Wednesday 19 March 2008
Here is my statement about the piece:
I am calling my piece for the exhibition “Adespos”. This is a Medieval Latin
word, which means ‘anonymous’ and it feels apposite, bearing in mind my
context for this piece.
I fabricated the structure/ format, to be a bit like an ‘opened out’
envelope. I wanted it to be such that, when you opened it up, its shape and
the layout of its’ visual elements, felt reminiscent of a dwelling.
The plain cloth cover barely disguises the silhouette of a woman. Her
profile has been carved into the board beneath. I was thinking of the
current Sudanese crisis – for me she represents a woman of Darfur, who is
without a home and ‘stuck’ in a refugee camp / afraid for her life. In many
senses it is quite easy to not even notice her.
Inside various figures are represented. Such as the frightened little girl,
who peeps out from the attic, of the text house. This ‘house of letters’
signifies the idea of a book or a story which is one of the ways that people
struggling ‘against the odds’, might survive. Individuals, who are unknown
and stateless, need hope to help carry them through.
I deliberately made a decision not to include writing. Written facts about
people are categories and although they identify us formally - on another
level they reduce us to ‘units’ or cargo.
The image of the house was originally made as a silk stitched motif and
includes pages from a Russian children’s fable. We see also the skeletons
of unknown infants who died too young, found in a crypt in Palermo, in
Italy. These are representative of anonymous people of the past.
Materials: cotton, adhesive, mill board and paper (fibrous, Hahnemuhle
etching and lightweight paper for inkjet print.)
Technique: printmaking collage; inkjet, silkscreen, intaglio and relief.
I was going to upload some images, documenting the making of this - but it's pretty boring and basic really. That is something I have gotten more and more into doing since being a blogger but I think also from being part of the printmakers group on Flickr.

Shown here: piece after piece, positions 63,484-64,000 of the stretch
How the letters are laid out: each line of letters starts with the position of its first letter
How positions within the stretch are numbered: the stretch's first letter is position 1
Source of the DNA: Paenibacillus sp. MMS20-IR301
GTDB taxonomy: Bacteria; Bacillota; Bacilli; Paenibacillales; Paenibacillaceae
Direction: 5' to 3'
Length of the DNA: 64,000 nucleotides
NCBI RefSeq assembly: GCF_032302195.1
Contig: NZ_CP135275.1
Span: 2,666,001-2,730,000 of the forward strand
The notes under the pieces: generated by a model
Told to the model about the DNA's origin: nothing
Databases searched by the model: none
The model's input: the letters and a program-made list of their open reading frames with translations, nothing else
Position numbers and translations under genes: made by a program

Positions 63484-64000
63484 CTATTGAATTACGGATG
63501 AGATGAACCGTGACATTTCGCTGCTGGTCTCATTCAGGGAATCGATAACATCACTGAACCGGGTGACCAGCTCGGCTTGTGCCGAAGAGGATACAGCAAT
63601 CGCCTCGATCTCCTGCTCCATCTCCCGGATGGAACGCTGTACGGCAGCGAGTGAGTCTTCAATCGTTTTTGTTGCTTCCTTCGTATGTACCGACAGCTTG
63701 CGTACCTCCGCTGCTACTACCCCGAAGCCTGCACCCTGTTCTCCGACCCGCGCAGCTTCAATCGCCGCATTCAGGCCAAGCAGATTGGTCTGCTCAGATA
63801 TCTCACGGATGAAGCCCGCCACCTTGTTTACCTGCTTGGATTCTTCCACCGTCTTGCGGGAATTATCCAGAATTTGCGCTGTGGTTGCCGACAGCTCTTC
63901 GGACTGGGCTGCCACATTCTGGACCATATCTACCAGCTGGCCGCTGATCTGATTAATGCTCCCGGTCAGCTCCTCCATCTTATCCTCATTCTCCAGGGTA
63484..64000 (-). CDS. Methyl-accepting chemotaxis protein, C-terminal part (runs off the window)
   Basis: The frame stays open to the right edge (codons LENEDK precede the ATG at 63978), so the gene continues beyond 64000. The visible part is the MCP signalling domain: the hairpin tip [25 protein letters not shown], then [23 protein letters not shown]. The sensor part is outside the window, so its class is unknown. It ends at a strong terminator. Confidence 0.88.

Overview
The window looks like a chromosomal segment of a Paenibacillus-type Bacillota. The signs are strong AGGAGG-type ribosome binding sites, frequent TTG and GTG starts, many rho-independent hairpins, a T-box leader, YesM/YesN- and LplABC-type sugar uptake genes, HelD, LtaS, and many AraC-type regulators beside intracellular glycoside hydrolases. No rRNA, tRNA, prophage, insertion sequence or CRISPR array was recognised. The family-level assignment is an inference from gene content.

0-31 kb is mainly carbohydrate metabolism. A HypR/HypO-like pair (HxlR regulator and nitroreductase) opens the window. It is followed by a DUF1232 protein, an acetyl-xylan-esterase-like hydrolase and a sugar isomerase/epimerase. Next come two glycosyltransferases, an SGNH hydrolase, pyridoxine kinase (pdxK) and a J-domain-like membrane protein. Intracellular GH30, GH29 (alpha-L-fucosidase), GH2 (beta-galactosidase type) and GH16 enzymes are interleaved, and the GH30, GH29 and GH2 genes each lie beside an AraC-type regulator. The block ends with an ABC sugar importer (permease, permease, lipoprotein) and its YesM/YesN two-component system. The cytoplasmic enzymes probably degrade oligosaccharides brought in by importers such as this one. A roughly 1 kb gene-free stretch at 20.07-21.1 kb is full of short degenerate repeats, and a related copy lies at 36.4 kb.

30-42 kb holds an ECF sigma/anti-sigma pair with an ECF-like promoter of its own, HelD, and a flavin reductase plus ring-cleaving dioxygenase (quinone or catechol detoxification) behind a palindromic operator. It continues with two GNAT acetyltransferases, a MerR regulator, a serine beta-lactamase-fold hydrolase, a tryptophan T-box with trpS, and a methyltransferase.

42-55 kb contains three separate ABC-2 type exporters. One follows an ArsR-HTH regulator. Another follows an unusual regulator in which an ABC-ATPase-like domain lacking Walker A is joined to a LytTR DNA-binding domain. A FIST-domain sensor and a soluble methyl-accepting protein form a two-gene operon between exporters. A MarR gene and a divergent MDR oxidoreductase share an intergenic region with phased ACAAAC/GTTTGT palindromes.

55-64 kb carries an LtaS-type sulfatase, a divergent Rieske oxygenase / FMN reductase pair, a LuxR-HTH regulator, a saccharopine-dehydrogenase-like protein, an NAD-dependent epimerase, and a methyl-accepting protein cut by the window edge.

The first thing I wanted to do was to find a profile image of a woman from Sudan ( I was thinking of Darfur, as I was making this) and locating that image wasn't easy. I did find a woman eventually, then I drew it onto the mill board, which I eventually located here in the studio - it had to be the right thickness and weight.
Years ago I had made a portfolio/slipcase at Ormond Road Print Workshop in Finsbury Park. North London ( it seems that it no longer exists now) and had used this technique whereby you gouge out your design from the mill board and then cover the board in a thin fabric such as a lightweight calico which then gives you an embossment effect.
I cannot understand why when I did this the design although gouged reasonably deep did not seem sufficiently 'pronounced'. Therefore I needed to adhere a thin card profile and encircling ring, onto the board surface to ensure that my profile would be raised/visible.
So after two coats of fabric and everything that could go wrong, going wrong - I was able to move on to the inner contents, as it were.
I made two "linings" one using an etched textual work in the background which worked really well visually but ultimately it was the sparsity of the Hahnemuhle ground that I felt reflected the 'feel" I was going for.
I have become abysmal at posting to my blog so thought I would make an effort to catch up with myself.
I spend the last week making this piece for the above titled exhibition project. It appealed to me because of bing connected to identity although the limitation in size did initially bother me. Who could imagine that such a small sized artwork could involve so much effort. The size was 13 x 18 cm (5 x 7 inches). The passports for Britain and Ireland are actually smaller so I am glad that the "picture area" as such, was not dependent, on your own passport/nationality. I have dual nationalities - because I was born in England and adopted in Ireland. I always think that that's a good thing - you never know when it might come in handy.